explains McCarthy. "It is a wild scene with us dancing so
crazy and going back to the hotel for some fun. Diana's
instinct is to get what she needs out of him, and she's thrown for a
loop because he is so sincere and makes her feel special.
It's fun for me to play a scene when an aggressive character is thrown
off-balance. It's the first time where Diana is not
completely on her game."
Gordon gave his actors the freedom to go off book when the opportunity
presented itself. He explains how they captured all of the
unscripted moments: "I warned our cinematographer, Javier
Aguirresarobe, that there would be certain scenes where it would be
necessary to cross-cover the action so that both actors could riff and
play around without having to worry about matching the coverage on the
opposite side. When you have this many great comedic actors,
you need to give them the freedom to play around because there's gold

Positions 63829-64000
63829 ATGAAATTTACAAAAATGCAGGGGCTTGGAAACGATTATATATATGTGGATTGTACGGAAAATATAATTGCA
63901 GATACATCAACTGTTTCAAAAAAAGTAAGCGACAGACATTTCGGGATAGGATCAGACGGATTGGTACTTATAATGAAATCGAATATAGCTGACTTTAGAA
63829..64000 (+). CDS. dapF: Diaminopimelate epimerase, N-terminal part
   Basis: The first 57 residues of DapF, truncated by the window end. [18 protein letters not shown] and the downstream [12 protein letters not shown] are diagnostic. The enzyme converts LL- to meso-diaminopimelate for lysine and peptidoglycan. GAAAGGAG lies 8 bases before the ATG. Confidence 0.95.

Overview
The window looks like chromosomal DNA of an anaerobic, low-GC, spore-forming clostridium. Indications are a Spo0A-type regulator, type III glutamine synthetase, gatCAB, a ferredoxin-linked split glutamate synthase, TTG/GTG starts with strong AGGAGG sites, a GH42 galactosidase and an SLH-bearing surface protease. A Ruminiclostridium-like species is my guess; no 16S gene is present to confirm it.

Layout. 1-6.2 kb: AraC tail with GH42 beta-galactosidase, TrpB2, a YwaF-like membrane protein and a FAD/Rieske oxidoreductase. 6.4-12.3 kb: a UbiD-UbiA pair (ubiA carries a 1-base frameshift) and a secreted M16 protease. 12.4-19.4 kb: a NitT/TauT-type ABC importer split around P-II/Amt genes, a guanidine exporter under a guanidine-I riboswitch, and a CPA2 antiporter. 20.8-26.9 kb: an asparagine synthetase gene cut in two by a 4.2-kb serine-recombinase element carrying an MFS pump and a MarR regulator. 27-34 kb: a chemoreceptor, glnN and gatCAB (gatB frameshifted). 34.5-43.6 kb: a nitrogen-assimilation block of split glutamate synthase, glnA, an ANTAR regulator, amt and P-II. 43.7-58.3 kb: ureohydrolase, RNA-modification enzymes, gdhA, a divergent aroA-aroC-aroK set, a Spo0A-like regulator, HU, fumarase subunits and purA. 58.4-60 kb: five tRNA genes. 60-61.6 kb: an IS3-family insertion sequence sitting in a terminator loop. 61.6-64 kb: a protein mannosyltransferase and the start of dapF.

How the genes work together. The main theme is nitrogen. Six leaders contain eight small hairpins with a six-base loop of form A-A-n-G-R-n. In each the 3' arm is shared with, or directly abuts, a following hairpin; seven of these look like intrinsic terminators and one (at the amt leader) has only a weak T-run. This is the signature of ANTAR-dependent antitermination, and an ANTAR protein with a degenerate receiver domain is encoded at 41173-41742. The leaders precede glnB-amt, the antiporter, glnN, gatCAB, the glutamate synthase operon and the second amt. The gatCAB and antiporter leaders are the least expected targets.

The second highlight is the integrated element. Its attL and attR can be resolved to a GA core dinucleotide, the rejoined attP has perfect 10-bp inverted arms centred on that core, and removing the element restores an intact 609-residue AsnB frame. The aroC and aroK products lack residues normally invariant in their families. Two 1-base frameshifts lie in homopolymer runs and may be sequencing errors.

that you can find."
For the cast, receiving the green light from Gordon to improv
made for a productive working environment. "Seth is great to
work with because he'll let us try different things," says
Favreau. "You want to make sure you get the story points and
what's in the script first, because IDENTITY THIEF is well written and
it didn't need help. Sometimes you discover things in the
moment, and Seth's encouraging and understands how to shoot, so that it
makes it easier to go on runs."
"Seth is crazy smart and completely creative," adds McCarthy.
"He can be analytical about how he's going to shoot, but he is also so
good with story and is wildly collaborative. With both Seth
and Jason it doesn't matter whose idea it is, what matters most is 'How
do we get to the best line or the best solution to get us to the next
story point.' I'm going to start stalking them both until we
do another film together."
For Bateman, there was a method to the off-book madness.
"Melissa and I kept our dialogue loose," he shares. "When
you're shooting on set, you try to keep your ear open as an audience
member so that you get a sense of the pace and tempo and can feel if it
needs to go a bit faster or slower. Then sometimes you gauge
'Should we open that up a little during this take and maybe go for one
more joke in that direction?'"